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A maddening folly

Feature Articles

Cite as: July 2014 88 (07) LIJ, p.48

Make unchecked suggestions about a competitor and its products and post them on Facebook and you run the risk of being sued. 

By Sharon Givoni

Sometimes flattery does not get you everywhere. Such a case was Seafolly Pty Ltd v Madden1 which dealt with trade practices law, intellectual property and the tort of injurious falsehood. One thing is certain: it established that lawyers need to remind their clients to think before they type. The case demonstrates the power of social media, particularly when comments made off the cuff without investigation turn out to be incorrect and affect someone else’s reputation along the way.

The facts of the case established that while Seafolly’s swimwear designs may be flattering, false comments that they copied another garment label are certainly not.

It began when Leah Madden, the owner of Australian swimwear label White Sands, saw a copy of Gold Coast Panache magazine which featured model Samantha Harris, who at the time was the ambassador of the Seafolly swimwear label.

Significantly, Ms Madden’s “immediate thought” (at [4]), was that Harris was wearing one of her White Sands bikinis only to realise later it was a Seafolly design.

Apparently, Ms Madden had also recalled a Seafolly buyer viewing her range at an international swimwear show in the US.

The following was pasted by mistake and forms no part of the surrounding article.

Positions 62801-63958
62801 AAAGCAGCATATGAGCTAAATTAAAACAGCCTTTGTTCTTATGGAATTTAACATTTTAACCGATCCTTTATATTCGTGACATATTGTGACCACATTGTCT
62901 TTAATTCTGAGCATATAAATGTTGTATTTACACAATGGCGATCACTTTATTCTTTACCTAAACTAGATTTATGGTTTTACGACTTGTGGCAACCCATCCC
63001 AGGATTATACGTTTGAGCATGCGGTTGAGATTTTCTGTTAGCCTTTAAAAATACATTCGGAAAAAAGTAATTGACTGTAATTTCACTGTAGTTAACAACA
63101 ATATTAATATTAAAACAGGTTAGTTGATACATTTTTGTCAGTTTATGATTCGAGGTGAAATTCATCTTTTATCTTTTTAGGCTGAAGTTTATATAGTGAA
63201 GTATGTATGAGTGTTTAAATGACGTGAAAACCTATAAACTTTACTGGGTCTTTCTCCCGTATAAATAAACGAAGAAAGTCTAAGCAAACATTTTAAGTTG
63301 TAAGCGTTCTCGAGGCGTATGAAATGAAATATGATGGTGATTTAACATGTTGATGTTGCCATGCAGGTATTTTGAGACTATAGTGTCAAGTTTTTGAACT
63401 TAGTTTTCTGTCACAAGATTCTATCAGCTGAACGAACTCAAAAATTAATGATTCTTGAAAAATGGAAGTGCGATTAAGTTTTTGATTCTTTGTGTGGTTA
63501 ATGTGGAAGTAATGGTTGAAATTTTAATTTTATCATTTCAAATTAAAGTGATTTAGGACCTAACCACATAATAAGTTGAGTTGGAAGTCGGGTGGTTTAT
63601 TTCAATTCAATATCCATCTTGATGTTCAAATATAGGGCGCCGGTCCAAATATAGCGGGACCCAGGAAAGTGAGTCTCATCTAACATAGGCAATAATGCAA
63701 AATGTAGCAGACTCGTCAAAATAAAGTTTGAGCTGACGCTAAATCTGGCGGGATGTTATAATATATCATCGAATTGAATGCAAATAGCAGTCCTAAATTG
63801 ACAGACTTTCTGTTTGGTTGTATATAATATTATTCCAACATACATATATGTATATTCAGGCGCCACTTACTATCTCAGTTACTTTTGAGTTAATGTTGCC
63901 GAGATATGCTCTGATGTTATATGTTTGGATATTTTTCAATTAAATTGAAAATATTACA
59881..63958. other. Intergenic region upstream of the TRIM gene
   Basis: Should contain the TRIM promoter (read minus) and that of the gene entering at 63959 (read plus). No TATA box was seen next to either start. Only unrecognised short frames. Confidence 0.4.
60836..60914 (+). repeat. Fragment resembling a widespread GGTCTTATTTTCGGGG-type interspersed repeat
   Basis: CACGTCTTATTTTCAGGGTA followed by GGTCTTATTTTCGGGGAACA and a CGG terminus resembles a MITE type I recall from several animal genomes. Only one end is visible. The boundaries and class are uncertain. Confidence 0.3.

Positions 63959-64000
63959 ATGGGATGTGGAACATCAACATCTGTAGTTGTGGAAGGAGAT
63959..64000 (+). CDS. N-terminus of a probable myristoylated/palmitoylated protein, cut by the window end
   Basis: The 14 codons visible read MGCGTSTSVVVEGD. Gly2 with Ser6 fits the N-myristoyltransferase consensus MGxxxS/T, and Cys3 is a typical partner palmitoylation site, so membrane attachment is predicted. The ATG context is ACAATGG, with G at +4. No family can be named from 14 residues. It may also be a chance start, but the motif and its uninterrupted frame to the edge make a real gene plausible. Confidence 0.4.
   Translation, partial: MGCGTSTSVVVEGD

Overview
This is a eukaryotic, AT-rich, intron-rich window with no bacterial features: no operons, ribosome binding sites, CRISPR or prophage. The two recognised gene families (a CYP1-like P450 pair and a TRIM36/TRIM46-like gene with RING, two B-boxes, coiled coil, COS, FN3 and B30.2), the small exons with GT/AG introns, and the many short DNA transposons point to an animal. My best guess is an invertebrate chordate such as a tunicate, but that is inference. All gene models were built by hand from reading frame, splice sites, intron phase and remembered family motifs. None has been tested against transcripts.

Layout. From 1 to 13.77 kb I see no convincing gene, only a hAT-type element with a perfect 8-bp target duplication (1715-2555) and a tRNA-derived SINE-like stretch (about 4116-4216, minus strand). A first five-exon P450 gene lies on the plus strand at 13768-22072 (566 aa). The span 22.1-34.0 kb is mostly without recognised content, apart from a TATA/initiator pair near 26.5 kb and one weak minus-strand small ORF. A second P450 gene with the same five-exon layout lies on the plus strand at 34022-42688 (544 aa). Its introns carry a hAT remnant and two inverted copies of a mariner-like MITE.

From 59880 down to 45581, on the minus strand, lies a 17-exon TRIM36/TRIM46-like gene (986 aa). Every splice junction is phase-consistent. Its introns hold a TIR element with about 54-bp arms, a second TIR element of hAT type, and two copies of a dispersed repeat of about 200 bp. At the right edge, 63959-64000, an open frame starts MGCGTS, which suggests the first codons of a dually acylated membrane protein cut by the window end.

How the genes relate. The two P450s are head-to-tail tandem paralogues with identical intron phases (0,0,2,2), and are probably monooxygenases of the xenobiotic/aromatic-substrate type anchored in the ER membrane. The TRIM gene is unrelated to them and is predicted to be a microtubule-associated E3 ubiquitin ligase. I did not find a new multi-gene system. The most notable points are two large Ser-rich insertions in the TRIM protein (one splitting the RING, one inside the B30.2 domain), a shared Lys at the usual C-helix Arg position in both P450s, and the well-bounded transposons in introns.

On the day she saw the Gold Coast magazine, Ms Madden posted on her personal Facebook page an album of photos with the heading “The most sincere form of flattery?” (at [51]). The album juxtaposed photographs of Seafolly’s garments with her own (having reproduced the Seafolly photos from its website and catalogues) with a caption saying that allowing buyers to take photos of your range at a trade show is a bad idea.

The public response

The reaction from the public was significant and included comments such as:

“Nasty! Shame on ’em! Won’t be buying Seafolly. WHITESANDS all the way. X”

“Seafolly own everything! sunburn, miraclesuit and gottex and they used to own jets but sold it recently! and unfortunately they do rip off everyone, they have copied a design 2 chillies has been doing for years! a little frilly triangle, its so bad!”